Rise and Fall

Bouquet of Flowers in a Vase
Maria van Oosterwyck (Dutch)
about 1670s

Students will examine the artistic characteristics of Bouquet of Flowers in a Vase, learn about the historic and economic phenomenon known as Tulipomania, and conduct research and write a brief collective newspaper article about another financial bubble in history.

Intended Age Group
Secondary (grades 6-12)
Standards Area
Social Studies
Lesson Length
One 50 minute lesson

Students will be able to:

  • examine the artistic characteristics of Bouquet of Flowers in a Vase;
  • locate the Netherlands on a map of the world and identify some defining features of the country;
  • describe the historic and economic phenomenon known as Tulipomania; and
  • conduct research and write a brief collective newspaper article about another financial bubble in history.


  1. Display Bouquet of Flowers in a Vas­e and invite students to look carefully and share what they observe. What do they notice about the painting? What flowers do they recognize? How many varieties do they see? Which ones do we see in our town/city today? Are all of the flowers in peak condition? What other living things can the students see in the painting? Share with students that Bouquet of Flowers in a Vase was created by Maria van Oosterwyck in Holland around 1670. Have students locate Holland, now known as the Netherlands, on a world map. Share some quick facts about Holland (e.g., geography, climate, languages, natural resources, government, history) by distributing or displaying information from appropriate websites, such as The World Factbook for the Netherlands.
  2. Explain to the students that the Dutch were enthusiastic about flowers during Oosterwyck’s time. Flowers like those in the bouquet were rare and very expensive in Holland. Flower bulbs and seeds had to be imported from the East, and only the wealthy could afford flower gardens. As a result, flowers, especially tulips, became symbols of status. Indeed, the 1630s in Holland encompassed a period of time known as “Tulipomania,” in which prices of tulips rose to extraordinary levels and then subsequently crashed, thus constituting the first major financial bubble. More information can be found on the following websites:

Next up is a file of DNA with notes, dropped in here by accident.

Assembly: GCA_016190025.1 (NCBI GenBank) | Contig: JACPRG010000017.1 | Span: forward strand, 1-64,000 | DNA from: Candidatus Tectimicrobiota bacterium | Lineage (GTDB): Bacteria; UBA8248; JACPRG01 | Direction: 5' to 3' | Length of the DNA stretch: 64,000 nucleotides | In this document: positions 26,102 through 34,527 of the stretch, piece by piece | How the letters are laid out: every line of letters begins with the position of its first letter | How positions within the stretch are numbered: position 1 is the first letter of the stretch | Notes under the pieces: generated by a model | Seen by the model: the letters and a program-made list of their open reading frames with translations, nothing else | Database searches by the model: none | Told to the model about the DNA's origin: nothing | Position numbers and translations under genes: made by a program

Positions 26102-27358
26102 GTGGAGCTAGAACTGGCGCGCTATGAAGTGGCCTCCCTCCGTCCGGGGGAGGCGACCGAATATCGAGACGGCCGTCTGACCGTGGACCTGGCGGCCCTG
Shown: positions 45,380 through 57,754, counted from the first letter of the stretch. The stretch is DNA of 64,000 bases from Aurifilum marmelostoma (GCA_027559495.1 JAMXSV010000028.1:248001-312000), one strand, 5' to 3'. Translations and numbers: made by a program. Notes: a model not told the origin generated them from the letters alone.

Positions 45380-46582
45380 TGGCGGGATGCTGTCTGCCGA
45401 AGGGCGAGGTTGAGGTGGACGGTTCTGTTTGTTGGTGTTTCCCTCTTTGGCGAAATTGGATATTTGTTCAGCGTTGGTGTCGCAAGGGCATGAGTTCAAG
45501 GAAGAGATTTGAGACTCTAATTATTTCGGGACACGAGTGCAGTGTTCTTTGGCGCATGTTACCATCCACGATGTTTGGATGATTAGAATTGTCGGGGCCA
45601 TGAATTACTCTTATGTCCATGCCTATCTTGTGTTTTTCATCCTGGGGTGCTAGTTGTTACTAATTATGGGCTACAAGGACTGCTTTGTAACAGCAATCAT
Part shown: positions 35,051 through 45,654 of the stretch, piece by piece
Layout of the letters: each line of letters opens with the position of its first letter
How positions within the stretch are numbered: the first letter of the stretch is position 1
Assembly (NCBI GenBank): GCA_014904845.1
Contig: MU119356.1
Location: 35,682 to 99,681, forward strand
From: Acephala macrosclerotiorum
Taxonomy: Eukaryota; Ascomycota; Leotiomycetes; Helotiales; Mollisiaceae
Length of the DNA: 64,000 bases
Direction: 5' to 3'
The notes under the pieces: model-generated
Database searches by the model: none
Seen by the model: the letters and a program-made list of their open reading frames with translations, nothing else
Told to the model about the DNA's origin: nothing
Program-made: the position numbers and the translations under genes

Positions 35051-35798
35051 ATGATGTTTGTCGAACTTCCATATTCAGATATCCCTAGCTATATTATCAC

3. Invite the students to think about economic bubbles during modern United States history, or in other cultures and time periods. What are some items that became very expensive at one point in time, and then dramatically decreased in price? Have the students share the names of these items and record their ideas on a (interactive) whiteboard or piece of chart paper. You may want to visit the following websites to spark the students’ thinking:
  4. Invite the students to share their thoughts about why these particular items increased dramatically in price. Why was there a high demand for these items? Was it their beauty, rarity, usefulness, or other factors? How did the supply and demand for these items compare with Tulipomania in Holland during the 1600s?
  5. Have students break into small research groups and select one of the items which demonstrated a significant rise and decrease in price. Invite students to conduct some brief research about their item, including why the item was in such demand, how much the price for the item increased and decreased, and what type of individuals were purchasing these items. Be sure that students have access to the Internet during class time, or you may want to download and/or assemble materials ahead of time.
  6. Invite each group of students to write a brief collective newspaper article from the perspective of someone a) at the peak of the bubble hype, or b) following the fall, which incorporates the information they have discovered about the item/phenomenon. Include information about the extremes people went to with this one product during the phenomenon.
  7. When students have finished their assignment, invite volunteers to share their work and display the students’ findings in the classroom.


  • Lined paper and pen/pencil for each student
  • Access to the Internet for the following websites:
  • Prepared materials on other items that have been the focus of economic bubbles
  • Piece of chart paper and colored markers or (interactive) whiteboard for recording students’ contributions
  • Map of the world, visible to all students in the classroom
  • About the Art section on Bouquet of Flowers in a Vase
  • One color copy of the painting for every four students, or the ability to project the image onto a wall or screen


CO Standards
  • Social Studies
    • History
    • Geography
  • Evaluate and analyze sources using historical method of inquiry and defend their conclusions
  • Understand the concept that the power of ideas is significant throughout history
  • Become familiar with Western Hemisphere historical eras, groups, individuals and themes
  • Analyze the concepts of continuity and change and effect
  • Analyze the concept of complexity, unity and diversity
  • Become familiar with United States historical eras, groups, individuals and themes
  • Become familiar with World geography
  • Understand geographic variables and how they affect people
  • Visual Arts
    • Observe and Learn to Comprehend